9.4. The Basics of Modeling Activities
 9.5. Using Object Flows to Describe the Flow of Items between Actions
 9.6. Using Control Flows to Specify the Order of Action Execution
 9.7. Handling Signals and Other Events
 9.8. Structuring Activities
 9.9. Advanced Flow Modeling
 9.10. Modeling Constraints on Activity Execution
 9.11. Relating Activities to Blocks and Other Behaviors
 9.12. Modeling Activity Hierarchies Using Block Definition Diagrams
 9.13. Enhanced Functional Flow Block Diagram
 9.14. Executing Activities
 9.15. Summary
 9.16. Questions

Chapter 10. Modeling MessageBased Behavior with Interactions
 10.1. Overview
 10.2. The Sequence Diagram
 10.3. The Context for Interactions
 10.4. Using Lifelines to Represent Participants in an Interaction
 10.5. Exchanging Messages between Lifelines
 10.6. Representing Time on a Sequence Diagram
 10.7. Describing Complex Scenarios Using Combined Fragments
 10.8. Using Interaction References to Structure Complex Interactions
 10.9. Decomposing Lifelines to Represent Internal Behavior
 10.10. Summary
 10.11. Questions
 Chapter 11. Modeling EventBased Behavior with State Machines
 Chapter 12. Modeling Functionality with Use Cases

Chapter 13. Modeling TextBased Requirements and Their Relationship to Design
 13.1. Overview
 13.2. Requirement Diagram
 13.3. Representing a Text Requirement in the Model
 13.4. Types of Requirements Relationships
 13.5. Representing CrossCutting Relationships in SysML Diagrams
 13.6. Depicting Rationale for Requirements Relationships
 13.7. Depicting Requirements and Their Relationships in Tables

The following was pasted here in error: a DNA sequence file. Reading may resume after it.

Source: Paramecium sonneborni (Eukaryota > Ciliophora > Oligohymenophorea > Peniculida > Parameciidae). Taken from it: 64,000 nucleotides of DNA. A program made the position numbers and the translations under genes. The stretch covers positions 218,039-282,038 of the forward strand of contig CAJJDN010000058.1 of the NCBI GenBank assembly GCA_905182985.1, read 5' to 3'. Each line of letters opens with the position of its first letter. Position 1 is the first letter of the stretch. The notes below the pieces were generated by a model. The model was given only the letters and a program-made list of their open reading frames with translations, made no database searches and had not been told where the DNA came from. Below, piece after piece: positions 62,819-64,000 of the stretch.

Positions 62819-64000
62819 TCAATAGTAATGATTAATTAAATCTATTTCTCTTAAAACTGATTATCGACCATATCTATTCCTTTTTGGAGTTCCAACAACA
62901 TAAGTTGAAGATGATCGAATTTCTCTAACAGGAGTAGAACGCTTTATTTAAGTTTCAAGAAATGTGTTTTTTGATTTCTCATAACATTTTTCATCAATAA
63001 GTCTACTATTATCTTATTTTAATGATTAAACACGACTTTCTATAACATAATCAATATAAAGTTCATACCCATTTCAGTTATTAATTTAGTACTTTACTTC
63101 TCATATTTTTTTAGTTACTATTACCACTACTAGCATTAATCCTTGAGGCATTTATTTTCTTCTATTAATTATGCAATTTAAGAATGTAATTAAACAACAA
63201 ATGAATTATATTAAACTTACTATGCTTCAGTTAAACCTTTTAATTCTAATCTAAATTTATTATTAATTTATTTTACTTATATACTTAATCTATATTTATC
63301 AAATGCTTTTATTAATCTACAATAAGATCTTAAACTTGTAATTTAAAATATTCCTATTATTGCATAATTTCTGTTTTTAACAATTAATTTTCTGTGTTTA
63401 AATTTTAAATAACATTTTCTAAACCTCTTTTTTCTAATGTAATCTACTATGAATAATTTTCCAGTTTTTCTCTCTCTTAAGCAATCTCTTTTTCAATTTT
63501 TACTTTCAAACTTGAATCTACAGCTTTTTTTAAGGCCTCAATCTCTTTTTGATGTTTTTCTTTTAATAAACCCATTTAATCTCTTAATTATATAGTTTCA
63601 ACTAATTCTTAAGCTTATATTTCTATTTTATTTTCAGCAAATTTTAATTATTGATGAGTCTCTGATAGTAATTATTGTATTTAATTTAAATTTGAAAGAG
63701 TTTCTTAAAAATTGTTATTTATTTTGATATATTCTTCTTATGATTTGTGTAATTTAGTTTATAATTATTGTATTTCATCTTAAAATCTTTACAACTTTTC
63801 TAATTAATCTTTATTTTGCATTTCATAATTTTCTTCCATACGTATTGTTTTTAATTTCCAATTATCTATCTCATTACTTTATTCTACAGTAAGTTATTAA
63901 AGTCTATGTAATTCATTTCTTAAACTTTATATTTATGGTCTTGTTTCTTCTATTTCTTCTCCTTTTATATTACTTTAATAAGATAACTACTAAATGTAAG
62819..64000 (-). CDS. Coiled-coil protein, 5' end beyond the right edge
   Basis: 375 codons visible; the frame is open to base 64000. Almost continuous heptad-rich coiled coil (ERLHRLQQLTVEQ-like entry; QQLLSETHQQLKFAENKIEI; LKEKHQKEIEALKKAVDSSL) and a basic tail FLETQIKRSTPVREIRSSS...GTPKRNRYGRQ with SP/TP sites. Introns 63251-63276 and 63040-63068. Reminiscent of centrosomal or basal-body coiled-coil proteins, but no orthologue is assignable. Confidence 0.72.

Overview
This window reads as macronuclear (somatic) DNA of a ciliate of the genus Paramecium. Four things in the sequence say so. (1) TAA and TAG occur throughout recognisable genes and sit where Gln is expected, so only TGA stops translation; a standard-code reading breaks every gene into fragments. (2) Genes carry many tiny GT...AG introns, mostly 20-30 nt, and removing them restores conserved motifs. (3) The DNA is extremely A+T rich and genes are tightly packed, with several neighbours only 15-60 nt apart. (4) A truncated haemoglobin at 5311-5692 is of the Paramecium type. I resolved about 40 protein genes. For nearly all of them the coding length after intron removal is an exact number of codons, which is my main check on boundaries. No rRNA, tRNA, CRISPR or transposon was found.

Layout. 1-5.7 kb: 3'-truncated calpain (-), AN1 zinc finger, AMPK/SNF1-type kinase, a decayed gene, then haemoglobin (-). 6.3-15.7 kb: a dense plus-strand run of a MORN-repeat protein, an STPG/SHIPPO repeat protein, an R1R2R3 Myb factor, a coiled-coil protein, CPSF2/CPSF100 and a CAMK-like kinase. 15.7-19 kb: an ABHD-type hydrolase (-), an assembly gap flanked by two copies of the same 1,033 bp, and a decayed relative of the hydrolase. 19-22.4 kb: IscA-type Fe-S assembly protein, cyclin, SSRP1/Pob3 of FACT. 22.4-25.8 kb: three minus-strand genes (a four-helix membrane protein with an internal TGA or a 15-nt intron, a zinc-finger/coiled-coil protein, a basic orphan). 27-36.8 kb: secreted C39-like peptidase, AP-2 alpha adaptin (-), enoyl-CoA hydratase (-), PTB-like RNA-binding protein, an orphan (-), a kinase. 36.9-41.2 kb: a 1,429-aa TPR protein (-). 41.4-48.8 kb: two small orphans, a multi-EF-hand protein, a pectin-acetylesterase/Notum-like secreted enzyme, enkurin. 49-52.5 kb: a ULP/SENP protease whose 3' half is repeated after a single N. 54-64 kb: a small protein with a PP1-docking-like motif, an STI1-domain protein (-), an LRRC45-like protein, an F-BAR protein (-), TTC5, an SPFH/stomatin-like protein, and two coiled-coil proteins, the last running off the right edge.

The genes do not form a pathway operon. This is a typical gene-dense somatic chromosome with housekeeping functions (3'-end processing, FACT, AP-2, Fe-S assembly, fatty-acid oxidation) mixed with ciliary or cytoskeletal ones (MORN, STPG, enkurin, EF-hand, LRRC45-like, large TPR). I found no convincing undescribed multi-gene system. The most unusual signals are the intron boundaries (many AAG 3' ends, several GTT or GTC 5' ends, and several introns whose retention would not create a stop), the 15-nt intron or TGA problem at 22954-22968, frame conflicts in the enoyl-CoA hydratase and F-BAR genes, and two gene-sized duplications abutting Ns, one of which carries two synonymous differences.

13.8. Modeling Requirement Hierarchies in Packages
 13.9. Modeling a Requirement Containment Hierarchy
 13.10. Modeling Requirement Derivation
 13.11. Asserting That a Requirement Is Satisfied
 13.12. Verifying That a Requirement Is Satisfied
 13.13. Reducing Requirements Ambiguity Using the Refine Relationship
 13.14. Using the GeneralPurpose Trace Relationship
 13.15. Reusing Requirements with the Copy Relationship
 13.16. Summary
 13.17. Questions

Chapter 14. Modeling CrossCutting Relationships with Allocations
 14.1. Overview
 14.2. Allocate Relationship
 14.3. Allocation Notation
 14.4. Kinds of allocation
 14.5. Planning for Reuse: Specifying Definition and Usage in Allocation
 14.6. Allocating Behavior to Structure Using Functional Allocation
 14.7. Allocating Behavioral Flows to Structural Flows
 14.8. Allocating between Independent Structural Hierarchies
 14.9. Modeling Structural Flow Allocation
 14.10. Allocating Deeply Nested Properties
 14.11. Evaluating Allocation across a User Model
 14.12. Taking Allocation to the Next Step
 14.13. Summary
 14.14. Questions

Chapter 15. Customizing SysML for Specific Domains
 15.1. Overview
 15.2. The SysML Specification and Language Architecture
 15.3. Defining Model Libraries to Provide Reusable Constructs
 15.4. Defining Stereotypes to Extend SysML Concepts
 15.5. Extending the SysML Language Using Profiles
 15.6. Applying Profiles to User Models in Order to Use Stereotypes
 15.7. Applying Stereotypes when Building a Model
 15.8. Defining and Using Viewpoints to Generate Views of the Model
 15.9. Summary
 15.10. Questions
 Part III. Examples Of ModelBased Systems Engineering Methods
 Part IV. Transitioning To ModelBased Systems Engineering
 Appendix A: SysML Reference Guide
 References
 Index
Product information
 Title: A Practical Guide to SysML, 3rd Edition
 Author(s):
 Release date: October 2014
 Publisher(s): Morgan Kaufmann
 ISBN: 9780128008003